BOB by Wendy Mass and Rebecca Stead is a charming story about an almost 11-year-old girl and a small, green creature named Bob.
When Livy goes to visit her grandmother in Australia, she finds Bob in the closet. She’d forgotten all about him, but he’s been waiting for her since she last visited five years ago. He doesn’t remember how he got there, and he’s counting on her to help him find his way home.
The story is told from both Bob’s and Livy’s point of view as they try to solve the mystery of his presence on her grandmother’s farm. I don’t want to give any spoilers, so I won’t say what kind of creature Bob actually is or where he’s from. You’ll just have to read the book!
Some of the things I liked best about this book are:
- Bob: Every kid should have a funny, thoughtful friend like Bob. He wears Livy’s old chicken PJs with some extra feathers taped on, he likes licorice and Legos, and he reads the dictionary.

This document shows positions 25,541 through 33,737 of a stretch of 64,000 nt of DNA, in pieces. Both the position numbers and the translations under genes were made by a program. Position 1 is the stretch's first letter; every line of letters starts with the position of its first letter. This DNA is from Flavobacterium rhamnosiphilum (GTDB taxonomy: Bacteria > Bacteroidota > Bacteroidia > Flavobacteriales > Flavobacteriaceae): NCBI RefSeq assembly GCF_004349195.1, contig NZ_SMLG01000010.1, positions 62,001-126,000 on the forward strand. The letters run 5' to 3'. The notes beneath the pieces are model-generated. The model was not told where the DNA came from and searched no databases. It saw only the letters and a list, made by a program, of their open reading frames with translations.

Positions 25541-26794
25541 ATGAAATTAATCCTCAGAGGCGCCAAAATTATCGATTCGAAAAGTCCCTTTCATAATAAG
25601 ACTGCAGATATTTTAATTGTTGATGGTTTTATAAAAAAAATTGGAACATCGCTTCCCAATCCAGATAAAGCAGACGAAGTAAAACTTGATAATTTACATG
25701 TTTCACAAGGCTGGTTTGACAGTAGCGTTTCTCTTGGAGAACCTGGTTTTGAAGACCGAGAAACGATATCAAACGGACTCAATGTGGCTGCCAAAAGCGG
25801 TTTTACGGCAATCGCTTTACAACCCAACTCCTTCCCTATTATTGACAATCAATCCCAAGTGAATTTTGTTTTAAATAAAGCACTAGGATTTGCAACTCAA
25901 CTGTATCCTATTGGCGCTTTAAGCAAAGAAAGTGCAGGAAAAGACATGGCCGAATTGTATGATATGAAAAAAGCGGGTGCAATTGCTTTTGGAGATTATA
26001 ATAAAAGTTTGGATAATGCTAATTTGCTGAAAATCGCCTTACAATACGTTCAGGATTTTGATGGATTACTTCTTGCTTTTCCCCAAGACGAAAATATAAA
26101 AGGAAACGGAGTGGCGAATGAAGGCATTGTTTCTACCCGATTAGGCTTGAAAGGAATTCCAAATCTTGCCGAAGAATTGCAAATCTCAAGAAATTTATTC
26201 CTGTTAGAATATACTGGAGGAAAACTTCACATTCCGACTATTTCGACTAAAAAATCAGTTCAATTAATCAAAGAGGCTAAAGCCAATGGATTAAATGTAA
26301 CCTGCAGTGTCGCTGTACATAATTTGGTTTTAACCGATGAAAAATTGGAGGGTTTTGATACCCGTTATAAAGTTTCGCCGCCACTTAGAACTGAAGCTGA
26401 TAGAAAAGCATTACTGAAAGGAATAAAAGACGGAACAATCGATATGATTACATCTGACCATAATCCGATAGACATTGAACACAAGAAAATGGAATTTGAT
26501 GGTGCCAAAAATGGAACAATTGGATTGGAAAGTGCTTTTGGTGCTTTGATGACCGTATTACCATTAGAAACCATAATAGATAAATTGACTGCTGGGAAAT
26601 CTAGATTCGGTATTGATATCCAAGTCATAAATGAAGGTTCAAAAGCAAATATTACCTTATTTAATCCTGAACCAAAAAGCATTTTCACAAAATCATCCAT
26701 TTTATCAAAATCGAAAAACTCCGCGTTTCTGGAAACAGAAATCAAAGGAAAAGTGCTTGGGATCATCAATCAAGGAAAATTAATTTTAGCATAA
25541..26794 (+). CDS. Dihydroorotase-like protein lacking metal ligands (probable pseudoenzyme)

- The Old Livy and the New Livy: Livy’s story starts like this:
“I feel bad that I can’t remember anything about Gran Nicholas’s house. On the table in her kitchen Gran has lined up three things I do not remember:
1. A green stuffed elephant in overalls.
2. A net bag full of black chess pieces.
3. A clunky old tape recorder.
‘You loved these things when you were here before,’ Gran Nicholas tells me.
But I don’t remember any of it.”
Livy’s grown up now–almost 11–different but still the same. And with Bob’s help, she rediscovers something about her fearless, fun-loving 5-year-old self.
- The Australian setting: From the drought-stricken farm to the chicken coop to Livy’s bedroom, the setting is vivid and interesting.
- These lines (from Bob’s point of view): “All the things I choose to put in my head are what makes me, me. I plan to choose wisely.”